Continuing a series of posts on old science fiction anthologies inspired by an article in the Black Gate blog.
“We may no longer be alone in the Universe — perhaps we never have been. The ultimate possibility — that life exists beyond Earth — is no longer a fantasy but the subject of scientific experimentation. Humans and extra-terrestrial beings may be making contact today, certainly tomorrow. The first explosive, grappling instant of encounter between Man and Alien is the subject of the extraordinary journey of man’s imagination into the unknown by masters of science fiction.” — from the back cover”””
Like the last anthology I posted on, I was in high school when this one was published, though I don’t think I’d seen it before spotting it for sale just this April. Certainly, it’s got a great cover and a pretty good roster of authors.
- “First Contact” by Murray Leinster
- “Intelligence Test” by Harry Walton
- “The Large Ant” by Howard Fast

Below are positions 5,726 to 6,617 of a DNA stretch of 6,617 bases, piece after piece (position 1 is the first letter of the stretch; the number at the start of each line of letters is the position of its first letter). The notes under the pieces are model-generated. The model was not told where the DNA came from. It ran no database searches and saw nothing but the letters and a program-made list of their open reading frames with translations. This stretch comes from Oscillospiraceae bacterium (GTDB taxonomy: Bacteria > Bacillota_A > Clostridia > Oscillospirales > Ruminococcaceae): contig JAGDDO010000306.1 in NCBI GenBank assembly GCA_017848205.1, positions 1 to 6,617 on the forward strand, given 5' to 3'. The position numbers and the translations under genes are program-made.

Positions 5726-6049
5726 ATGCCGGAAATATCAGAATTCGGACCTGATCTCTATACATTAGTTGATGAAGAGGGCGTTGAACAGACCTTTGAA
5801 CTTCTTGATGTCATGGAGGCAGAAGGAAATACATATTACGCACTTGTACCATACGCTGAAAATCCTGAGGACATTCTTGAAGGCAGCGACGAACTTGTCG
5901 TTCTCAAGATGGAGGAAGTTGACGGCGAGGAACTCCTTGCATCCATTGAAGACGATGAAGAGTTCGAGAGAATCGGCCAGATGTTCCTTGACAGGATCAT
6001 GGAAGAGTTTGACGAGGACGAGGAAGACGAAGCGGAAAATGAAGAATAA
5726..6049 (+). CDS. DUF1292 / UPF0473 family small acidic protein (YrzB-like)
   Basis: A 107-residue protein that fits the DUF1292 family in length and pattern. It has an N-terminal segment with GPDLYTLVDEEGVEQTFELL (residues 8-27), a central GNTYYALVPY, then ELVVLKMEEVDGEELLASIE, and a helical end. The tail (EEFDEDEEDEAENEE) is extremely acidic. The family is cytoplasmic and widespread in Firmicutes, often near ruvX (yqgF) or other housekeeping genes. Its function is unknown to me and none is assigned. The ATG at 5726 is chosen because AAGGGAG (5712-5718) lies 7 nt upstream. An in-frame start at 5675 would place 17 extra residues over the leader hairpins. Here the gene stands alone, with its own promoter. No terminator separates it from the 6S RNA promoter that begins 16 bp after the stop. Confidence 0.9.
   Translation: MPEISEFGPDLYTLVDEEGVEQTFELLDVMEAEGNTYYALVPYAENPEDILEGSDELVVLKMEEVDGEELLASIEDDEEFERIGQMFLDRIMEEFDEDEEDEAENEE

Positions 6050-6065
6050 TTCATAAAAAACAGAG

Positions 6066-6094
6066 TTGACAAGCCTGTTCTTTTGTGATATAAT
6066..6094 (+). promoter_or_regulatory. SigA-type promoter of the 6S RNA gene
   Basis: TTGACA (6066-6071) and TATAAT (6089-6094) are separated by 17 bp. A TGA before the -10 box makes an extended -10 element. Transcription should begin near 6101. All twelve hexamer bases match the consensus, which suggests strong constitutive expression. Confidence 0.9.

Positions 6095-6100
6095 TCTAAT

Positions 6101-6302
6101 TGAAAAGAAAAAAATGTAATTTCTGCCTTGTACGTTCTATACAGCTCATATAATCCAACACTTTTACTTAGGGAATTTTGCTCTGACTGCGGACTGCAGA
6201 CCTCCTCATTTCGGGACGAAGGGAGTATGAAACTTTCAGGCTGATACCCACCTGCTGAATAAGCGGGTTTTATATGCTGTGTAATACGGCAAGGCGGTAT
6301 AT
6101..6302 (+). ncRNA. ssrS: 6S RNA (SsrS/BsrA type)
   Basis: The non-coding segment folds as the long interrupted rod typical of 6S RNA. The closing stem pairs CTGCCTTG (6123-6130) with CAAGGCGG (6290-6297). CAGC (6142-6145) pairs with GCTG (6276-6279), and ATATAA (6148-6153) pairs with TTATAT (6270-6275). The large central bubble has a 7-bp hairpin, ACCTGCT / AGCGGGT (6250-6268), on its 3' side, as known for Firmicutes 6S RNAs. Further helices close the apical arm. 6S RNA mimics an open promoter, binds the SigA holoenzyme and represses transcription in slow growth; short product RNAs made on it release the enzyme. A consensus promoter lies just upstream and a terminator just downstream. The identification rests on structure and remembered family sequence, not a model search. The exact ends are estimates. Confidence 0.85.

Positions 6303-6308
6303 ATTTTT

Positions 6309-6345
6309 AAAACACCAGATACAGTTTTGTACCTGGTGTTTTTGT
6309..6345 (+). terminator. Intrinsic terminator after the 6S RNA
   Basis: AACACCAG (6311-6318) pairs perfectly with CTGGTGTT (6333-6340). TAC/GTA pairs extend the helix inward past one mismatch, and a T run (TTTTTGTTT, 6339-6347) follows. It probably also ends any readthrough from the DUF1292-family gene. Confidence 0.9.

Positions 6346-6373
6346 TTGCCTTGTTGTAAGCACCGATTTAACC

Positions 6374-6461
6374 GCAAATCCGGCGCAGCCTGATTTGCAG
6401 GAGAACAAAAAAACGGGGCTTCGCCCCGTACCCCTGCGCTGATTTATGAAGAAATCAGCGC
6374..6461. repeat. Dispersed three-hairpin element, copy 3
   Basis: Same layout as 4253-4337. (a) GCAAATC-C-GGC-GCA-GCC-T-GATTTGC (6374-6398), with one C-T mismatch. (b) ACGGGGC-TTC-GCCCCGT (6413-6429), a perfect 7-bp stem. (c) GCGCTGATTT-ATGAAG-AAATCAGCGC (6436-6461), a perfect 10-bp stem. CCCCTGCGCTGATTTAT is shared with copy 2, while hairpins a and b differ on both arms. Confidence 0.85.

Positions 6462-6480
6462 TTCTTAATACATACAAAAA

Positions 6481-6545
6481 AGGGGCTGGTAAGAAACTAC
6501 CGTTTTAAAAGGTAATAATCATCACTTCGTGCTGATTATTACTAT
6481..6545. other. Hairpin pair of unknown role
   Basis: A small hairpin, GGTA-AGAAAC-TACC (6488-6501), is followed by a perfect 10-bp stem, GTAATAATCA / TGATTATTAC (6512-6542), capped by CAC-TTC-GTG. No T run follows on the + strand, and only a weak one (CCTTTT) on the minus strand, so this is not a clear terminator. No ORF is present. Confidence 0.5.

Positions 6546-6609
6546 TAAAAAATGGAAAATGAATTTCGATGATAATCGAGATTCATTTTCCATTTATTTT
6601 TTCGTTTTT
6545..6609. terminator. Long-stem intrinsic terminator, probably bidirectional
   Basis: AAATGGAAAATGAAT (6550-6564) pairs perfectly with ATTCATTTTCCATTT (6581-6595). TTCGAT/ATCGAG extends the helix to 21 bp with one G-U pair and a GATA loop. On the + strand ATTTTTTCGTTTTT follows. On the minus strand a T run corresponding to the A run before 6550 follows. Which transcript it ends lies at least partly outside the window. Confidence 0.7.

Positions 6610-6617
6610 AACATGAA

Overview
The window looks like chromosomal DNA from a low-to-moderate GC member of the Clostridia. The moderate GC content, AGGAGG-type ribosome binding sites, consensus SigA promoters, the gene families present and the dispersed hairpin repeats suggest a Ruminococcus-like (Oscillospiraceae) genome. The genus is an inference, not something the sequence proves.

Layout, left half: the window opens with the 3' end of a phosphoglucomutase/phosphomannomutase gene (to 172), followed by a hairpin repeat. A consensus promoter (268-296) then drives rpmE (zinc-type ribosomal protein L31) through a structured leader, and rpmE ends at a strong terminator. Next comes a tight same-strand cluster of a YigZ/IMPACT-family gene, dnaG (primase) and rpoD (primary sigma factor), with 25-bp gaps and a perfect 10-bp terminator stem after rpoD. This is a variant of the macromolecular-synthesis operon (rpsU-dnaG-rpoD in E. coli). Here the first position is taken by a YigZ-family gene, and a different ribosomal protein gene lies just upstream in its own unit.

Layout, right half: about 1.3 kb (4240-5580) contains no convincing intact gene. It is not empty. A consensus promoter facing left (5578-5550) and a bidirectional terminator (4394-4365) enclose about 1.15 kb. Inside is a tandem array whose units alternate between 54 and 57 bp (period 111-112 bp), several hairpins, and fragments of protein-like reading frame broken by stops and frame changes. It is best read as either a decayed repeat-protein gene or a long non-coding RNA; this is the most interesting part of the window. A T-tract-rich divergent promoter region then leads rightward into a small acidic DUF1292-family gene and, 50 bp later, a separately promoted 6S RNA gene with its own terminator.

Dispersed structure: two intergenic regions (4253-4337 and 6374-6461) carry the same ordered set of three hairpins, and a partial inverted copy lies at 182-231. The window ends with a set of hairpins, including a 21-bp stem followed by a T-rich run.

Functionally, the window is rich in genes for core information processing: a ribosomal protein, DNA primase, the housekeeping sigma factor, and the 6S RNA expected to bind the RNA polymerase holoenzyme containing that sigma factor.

- “What’s He Doing In There?” by Fritz Leiber
- “Chemical Plant” by Man Williamson
- “Limiting Factor” by Clifford D. Simak
- “The Fire Balloons” by Ray Bradbury
- “Invasion from Mars” by Howard Koch
- “The Gentle Vultures” by Isaac Asimov
- “Knock” by Frederick Brown
- “Specialist” by Robert Sheckley
- “Lost Memory” by Peter Phillips
The best known of these stories is the first one, “First Contact” by Murray Leinster (a nom de plume of William Fitzgerald Jenkins). The remainder of the stories range from good (“Chemical Plant”) to so-so (“The Large Ant”), to disappointing (the Leiber). I liked the Asimov story well enough, though don’t consider it among his best. An interesting anthology, though not as much fun to read as the previous two I review on the last two Fridays. Your mileage may vary.